Electoral roll call no indication of snap election

Tuesday February 27, 2018 Written by Published in Politics

The call to update Cook Islands electoral rolls does not indicate an early General Election, says chief electoral officer Taggy Tangimetua.

 

In a newspaper advertisement about a week ago, the Electoral Office, in compliance with Sections 19 and 21 of the Electoral Act 2004, advised electors (voters) that it is updating the electoral roll for each constituency.

Some political pundits have taken this notice to affirm suggestions, brewing from the Opposition’s office, of a snap election in May.

As stipulated in the Electoral Act 2004, Tangimetua said they call for an update of Cook Islands electoral rolls in March every year.

The Act requires that the chief registrar of electors shall cause to be printed a copy of the main roll for each constituency at least once in each year.

“The electoral rolls are updated every year and published. The last roll was updated in March, 2017 and some amendments like change of constituency and other details were done to it before it was published in December last year,” Tangimetua said.

“We will be updating the details that we managed to gather as of December last year. Updating of rolls will continue until an election is called when a fresh roll will be printed.”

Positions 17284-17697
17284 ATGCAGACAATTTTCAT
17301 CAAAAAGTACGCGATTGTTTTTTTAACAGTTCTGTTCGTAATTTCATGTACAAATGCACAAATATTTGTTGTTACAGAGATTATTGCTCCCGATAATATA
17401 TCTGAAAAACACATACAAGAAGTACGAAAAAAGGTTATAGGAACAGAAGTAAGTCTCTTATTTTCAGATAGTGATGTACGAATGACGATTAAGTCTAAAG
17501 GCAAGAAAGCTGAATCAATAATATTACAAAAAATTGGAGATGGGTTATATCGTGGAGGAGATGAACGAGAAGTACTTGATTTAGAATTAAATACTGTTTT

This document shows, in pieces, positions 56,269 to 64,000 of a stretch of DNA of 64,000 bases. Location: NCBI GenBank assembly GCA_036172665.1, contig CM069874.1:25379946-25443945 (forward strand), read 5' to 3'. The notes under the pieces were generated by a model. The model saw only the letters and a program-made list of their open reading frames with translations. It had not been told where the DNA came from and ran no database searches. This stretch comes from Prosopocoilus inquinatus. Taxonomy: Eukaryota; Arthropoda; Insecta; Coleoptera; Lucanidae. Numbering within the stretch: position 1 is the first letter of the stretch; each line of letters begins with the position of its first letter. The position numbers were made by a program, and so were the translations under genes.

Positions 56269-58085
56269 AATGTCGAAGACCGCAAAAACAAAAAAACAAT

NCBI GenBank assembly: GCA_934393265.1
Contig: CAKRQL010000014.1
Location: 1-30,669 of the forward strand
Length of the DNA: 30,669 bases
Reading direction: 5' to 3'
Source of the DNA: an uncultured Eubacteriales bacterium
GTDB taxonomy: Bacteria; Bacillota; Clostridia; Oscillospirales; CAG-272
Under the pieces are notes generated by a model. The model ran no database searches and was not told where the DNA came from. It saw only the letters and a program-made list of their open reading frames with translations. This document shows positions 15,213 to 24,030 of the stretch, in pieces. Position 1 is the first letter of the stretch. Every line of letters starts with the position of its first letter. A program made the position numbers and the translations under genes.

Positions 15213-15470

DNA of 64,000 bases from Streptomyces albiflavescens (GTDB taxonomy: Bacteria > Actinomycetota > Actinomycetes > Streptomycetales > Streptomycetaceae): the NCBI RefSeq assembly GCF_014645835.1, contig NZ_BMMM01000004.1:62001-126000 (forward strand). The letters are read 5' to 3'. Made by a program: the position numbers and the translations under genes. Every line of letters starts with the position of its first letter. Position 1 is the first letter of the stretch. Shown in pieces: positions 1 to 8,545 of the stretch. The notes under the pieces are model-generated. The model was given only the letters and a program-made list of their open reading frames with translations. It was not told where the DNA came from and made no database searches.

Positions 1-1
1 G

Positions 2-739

Tangimetua said legally, they need to hold the upcoming general elections by October 9, 2018.

She said they have not been advised of the exact date yet but added they were tentatively looking at  September elections.

“Normally the elections has to take place within 90 days of the date of the last elections in the relevant year. The 2014 elections were held on July 9 so legally the next election has to take place by October 9.”

In Parliament last week, Prime Minister Henry Puna told the Opposition not to bother about things “you can’t control” after questions about the rumoured snap elections this May was raised.

“We know what the law is. We have to have the elections by October 9 so we have all this time to figure out when we should have our elections,” Puna told Parliament.

Meanwhile Tangimetua said it was important to make sure that eligible voters were enrolled and that their details are kept up to date.

For people who are not enrolled, they can enroll now by downloading and completing the enrolment form and returning it to the Electoral office.

An elector whose details have changed from that shown on the roll or has since qualified to enroll will be required by law to notify the Electoral Office of the change or apply to register.

“We have witnessed an increase in voter registration in the last update of Cook Islands electoral rolls. These are mostly the new voters who have qualified to register to vote in the next elections,” Tangimetua said.

“Voting is not compulsory but registration is. We encourage people to take part in an opportunity to make a difference and vote.”

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